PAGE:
My biggest piece of advice is to stay true to yourself without arrogance. Being true to yourself can sometimes be construed as being cocky; slightly arrogant while being humble can also be misconstrued as being a pushover and conceding too much. Somewhere in the middle is where I think success lies, not immediately but if you are proud of who you are and you project it in a genuine and comfortable way, people want a part of it. If you’re arrogant, it pushes people away, if you apologize for who you are, nobody is interested. If you can find a way to be strong and proud without being arrogant then your foundation for success is so much greater.
This is what Vanessa derives her greatest satisfaction from
I just feel like it’s really important to have fun in life. I’m come home everyday and something is making me feel upset or I don’t like the color of my walls or my bedding, or there is someone on my team who is not doing what they are supposed to do, I want to fix it because ultimately I think particularly in the industry that I work in, it should be fun. One of my big motivations is to remove any obstacles that are bringing me any frustration or sadness so that ultimately I can get on with having a fun time. Fun and enjoyment and laughter brings me the most satisfaction.
Blending over balance
I struggled with this for a while especially when we had a big focus on digital as there is no monthly deadline in digital. You know when you work on a magazine, you go to print once a month and that creates some downtime in between. However, with digital, the deadline is always there -there is always something going on. I struggled with the idea of balance where on the weekend I am looking at emails and documents and I read this brilliant piece about work life blend not balance. So if you work in an industry that you love and you do a job that you love, balance challenges are less because you are enjoying yourself. The other thing is, “can you bring people with you?” So for me, if we have a work trip, I always say to my colleagues, “do you want to bring your partner? When we have a meeting at the end of the day, you can have dinner with your partner, I try and make sure that happens, I try to coincide my trips with the times my friends might be on business trips. I am about to go to to New York and San Francisco on business before I arrive in Nigeria and then what I am doing is reaching out to my friends and families who are there and saying “ok I’m here, I have to work today, I have meetings, shall we have lunch”. For me it’s about blending your responsibilities with the things and people that bring you joy as much as is feasible.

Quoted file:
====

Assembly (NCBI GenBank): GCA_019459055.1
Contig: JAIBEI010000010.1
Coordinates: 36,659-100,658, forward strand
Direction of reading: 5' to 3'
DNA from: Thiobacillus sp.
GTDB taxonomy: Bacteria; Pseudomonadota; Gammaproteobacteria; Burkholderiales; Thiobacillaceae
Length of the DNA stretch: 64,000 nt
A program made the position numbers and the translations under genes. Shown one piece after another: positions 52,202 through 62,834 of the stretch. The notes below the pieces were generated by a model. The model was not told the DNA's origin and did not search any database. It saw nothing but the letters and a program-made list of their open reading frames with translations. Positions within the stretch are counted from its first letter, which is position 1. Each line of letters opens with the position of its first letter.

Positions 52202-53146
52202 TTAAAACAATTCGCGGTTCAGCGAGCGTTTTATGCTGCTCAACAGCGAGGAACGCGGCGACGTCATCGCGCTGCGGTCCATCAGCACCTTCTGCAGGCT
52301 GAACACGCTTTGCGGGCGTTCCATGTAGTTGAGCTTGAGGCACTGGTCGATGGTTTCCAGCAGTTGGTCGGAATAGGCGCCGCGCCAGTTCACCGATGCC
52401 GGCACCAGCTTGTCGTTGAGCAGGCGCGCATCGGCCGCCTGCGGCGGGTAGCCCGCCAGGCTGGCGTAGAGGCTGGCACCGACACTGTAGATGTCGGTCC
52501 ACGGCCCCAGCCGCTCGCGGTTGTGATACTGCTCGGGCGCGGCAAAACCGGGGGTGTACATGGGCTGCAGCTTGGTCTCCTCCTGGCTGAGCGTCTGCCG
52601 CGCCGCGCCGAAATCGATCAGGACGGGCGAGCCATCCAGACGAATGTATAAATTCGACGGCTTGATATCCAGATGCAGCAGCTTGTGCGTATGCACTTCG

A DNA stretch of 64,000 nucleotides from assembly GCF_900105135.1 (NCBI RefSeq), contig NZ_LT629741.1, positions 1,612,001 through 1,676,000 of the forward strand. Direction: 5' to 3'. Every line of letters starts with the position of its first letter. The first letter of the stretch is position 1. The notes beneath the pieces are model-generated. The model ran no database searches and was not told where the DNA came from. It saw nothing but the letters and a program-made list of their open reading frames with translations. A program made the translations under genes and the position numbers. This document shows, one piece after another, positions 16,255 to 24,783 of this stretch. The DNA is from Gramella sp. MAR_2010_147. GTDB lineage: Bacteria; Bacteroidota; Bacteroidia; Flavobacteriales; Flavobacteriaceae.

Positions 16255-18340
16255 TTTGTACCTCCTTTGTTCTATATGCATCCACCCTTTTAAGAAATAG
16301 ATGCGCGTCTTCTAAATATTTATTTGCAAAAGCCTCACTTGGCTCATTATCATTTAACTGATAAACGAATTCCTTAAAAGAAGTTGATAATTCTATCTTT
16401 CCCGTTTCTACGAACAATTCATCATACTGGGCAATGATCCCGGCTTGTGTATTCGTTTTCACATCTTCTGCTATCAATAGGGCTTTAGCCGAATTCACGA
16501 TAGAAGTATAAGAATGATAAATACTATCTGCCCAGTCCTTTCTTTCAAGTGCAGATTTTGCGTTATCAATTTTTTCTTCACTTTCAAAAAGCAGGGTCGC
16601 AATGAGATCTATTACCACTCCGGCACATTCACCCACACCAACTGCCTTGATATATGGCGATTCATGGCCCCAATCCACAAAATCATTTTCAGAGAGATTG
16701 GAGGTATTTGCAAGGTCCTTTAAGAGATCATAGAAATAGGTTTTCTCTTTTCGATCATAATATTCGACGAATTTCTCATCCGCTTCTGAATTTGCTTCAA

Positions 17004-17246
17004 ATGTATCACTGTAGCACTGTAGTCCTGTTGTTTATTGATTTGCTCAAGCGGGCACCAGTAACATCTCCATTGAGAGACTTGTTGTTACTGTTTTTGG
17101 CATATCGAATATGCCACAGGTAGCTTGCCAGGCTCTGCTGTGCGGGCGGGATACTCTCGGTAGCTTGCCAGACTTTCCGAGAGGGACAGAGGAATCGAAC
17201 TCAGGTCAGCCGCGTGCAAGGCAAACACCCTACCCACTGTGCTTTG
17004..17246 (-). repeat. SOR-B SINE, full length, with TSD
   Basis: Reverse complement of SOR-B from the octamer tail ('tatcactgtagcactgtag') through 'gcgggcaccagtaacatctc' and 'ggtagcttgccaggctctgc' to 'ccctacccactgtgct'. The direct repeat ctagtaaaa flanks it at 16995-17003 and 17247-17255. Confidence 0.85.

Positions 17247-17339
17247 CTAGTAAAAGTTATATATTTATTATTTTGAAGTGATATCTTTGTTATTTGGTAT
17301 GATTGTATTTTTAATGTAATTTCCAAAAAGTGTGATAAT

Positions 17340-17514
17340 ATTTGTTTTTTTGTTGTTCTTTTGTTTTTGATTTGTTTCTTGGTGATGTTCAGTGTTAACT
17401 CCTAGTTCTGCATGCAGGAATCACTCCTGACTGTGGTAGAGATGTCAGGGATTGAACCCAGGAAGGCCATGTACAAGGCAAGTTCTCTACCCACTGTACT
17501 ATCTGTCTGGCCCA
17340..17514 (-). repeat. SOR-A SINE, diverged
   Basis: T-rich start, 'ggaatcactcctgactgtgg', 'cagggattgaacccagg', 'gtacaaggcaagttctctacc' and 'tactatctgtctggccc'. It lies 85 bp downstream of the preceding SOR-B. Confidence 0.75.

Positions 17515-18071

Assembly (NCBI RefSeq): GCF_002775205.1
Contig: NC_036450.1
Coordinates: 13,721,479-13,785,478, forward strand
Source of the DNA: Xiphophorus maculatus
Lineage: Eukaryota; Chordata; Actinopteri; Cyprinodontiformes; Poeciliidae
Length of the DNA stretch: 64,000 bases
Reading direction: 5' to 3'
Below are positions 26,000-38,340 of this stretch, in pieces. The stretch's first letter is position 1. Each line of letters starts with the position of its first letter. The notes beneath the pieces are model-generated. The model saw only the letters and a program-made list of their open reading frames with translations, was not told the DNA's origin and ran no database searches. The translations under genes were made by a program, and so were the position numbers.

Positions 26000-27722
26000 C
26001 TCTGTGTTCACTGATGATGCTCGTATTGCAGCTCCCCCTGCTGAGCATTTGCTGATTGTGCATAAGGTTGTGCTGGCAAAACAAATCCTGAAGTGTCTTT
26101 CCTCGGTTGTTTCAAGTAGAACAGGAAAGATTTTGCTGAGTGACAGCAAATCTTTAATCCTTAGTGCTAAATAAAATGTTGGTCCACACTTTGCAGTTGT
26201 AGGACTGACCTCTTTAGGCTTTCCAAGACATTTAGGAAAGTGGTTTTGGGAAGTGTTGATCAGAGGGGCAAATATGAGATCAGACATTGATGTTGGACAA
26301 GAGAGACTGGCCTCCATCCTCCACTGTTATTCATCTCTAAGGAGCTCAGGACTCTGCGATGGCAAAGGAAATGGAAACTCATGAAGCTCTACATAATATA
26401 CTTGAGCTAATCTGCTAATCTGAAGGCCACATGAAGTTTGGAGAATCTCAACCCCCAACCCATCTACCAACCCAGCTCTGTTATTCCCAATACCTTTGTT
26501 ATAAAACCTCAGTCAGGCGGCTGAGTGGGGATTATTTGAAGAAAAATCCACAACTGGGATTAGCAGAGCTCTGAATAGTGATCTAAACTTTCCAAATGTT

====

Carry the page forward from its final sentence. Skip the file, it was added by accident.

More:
Here’s something you didn’t know
I am a secret cat lady, I love cats! I think that surprises people. My Instagram algorithm is very embarrassing because it’s always feeding me videos of kittens, which is basically all I am looking at when I am not looking at what fashion brands are doing. When I was younger, we always had cats and I love how cats make you work for their affection and they are very intelligent in their interactions. I don’t have a cat at the moment; I really want to get one. Right now isn’t such a good time to have a pet cat because I’m busy covering GQ and moving on to Vogue; basically straddling two jobs. I’m not really at my house very much but once things settle down, if you hear that I have a cat or a kitten, it means that everything is going very smoothly and I have a little bit more spare time on my hands.